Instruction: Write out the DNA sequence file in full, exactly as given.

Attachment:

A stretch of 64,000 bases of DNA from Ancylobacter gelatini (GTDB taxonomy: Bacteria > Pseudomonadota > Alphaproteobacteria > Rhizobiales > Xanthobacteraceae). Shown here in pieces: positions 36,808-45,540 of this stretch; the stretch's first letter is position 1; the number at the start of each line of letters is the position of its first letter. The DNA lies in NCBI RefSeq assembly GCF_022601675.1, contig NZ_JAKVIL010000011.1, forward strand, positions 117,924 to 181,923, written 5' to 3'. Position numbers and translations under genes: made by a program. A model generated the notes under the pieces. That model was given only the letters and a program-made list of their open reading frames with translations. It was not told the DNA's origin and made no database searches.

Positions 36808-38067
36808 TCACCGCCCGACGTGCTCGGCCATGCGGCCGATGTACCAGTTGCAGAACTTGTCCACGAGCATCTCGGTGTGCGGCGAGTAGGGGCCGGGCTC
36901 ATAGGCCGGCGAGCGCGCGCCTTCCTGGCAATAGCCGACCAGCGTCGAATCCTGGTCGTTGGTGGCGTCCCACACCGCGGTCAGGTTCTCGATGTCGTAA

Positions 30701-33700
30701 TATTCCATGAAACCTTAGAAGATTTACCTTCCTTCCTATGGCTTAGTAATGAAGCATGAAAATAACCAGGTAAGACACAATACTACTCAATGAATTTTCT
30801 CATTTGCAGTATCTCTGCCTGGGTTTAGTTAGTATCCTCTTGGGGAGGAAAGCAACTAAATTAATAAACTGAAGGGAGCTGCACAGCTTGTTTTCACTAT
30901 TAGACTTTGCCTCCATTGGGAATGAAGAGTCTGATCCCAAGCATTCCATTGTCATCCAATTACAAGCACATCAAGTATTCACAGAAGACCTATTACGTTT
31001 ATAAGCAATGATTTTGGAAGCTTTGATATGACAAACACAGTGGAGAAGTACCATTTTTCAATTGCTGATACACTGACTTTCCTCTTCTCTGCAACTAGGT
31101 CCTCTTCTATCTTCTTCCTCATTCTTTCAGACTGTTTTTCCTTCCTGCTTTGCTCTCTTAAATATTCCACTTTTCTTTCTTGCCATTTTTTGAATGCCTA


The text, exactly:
A stretch of 64,000 bases of DNA from Ancylobacter gelatini (GTDB taxonomy: Bacteria > Pseudomonadota > Alphaproteobacteria > Rhizobiales > Xanthobacteraceae). Shown here in pieces: positions 36,808-45,540 of this stretch; the stretch's first letter is position 1; the number at the start of each line of letters is the position of its first letter. The DNA lies in NCBI RefSeq assembly GCF_022601675.1, contig NZ_JAKVIL010000011.1, forward strand, positions 117,924 to 181,923, written 5' to 3'. Position numbers and translations under genes: made by a program. A model generated the notes under the pieces. That model was given only the letters and a program-made list of their open reading frames with translations. It was not told the DNA's origin and made no database searches.

Positions 36808-38067
36808 TCACCGCCCGACGTGCTCGGCCATGCGGCCGATGTACCAGTTGCAGAACTTGTCCACGAGCATCTCGGTGTGCGGCGAGTAGGGGCCGGGCTC
36901 ATAGGCCGGCGAGCGCGCGCCTTCCTGGCAATAGCCGACCAGCGTCGAATCCTGGTCGTTGGTGGCGTCCCACACCGCGGTCAGGTTCTCGATGTCGTAA

Positions 30701-33700
30701 TATTCCATGAAACCTTAGAAGATTTACCTTCCTTCCTATGGCTTAGTAATGAAGCATGAAAATAACCAGGTAAGACACAATACTACTCAATGAATTTTCT
30801 CATTTGCAGTATCTCTGCCTGGGTTTAGTTAGTATCCTCTTGGGGAGGAAAGCAACTAAATTAATAAACTGAAGGGAGCTGCACAGCTTGTTTTCACTAT
30901 TAGACTTTGCCTCCATTGGGAATGAAGAGTCTGATCCCAAGCATTCCATTGTCATCCAATTACAAGCACATCAAGTATTCACAGAAGACCTATTACGTTT
31001 ATAAGCAATGATTTTGGAAGCTTTGATATGACAAACACAGTGGAGAAGTACCATTTTTCAATTGCTGATACACTGACTTTCCTCTTCTCTGCAACTAGGT
31101 CCTCTTCTATCTTCTTCCTCATTCTTTCAGACTGTTTTTCCTTCCTGCTTTGCTCTCTTAAATATTCCACTTTTCTTTCTTGCCATTTTTTGAATGCCTA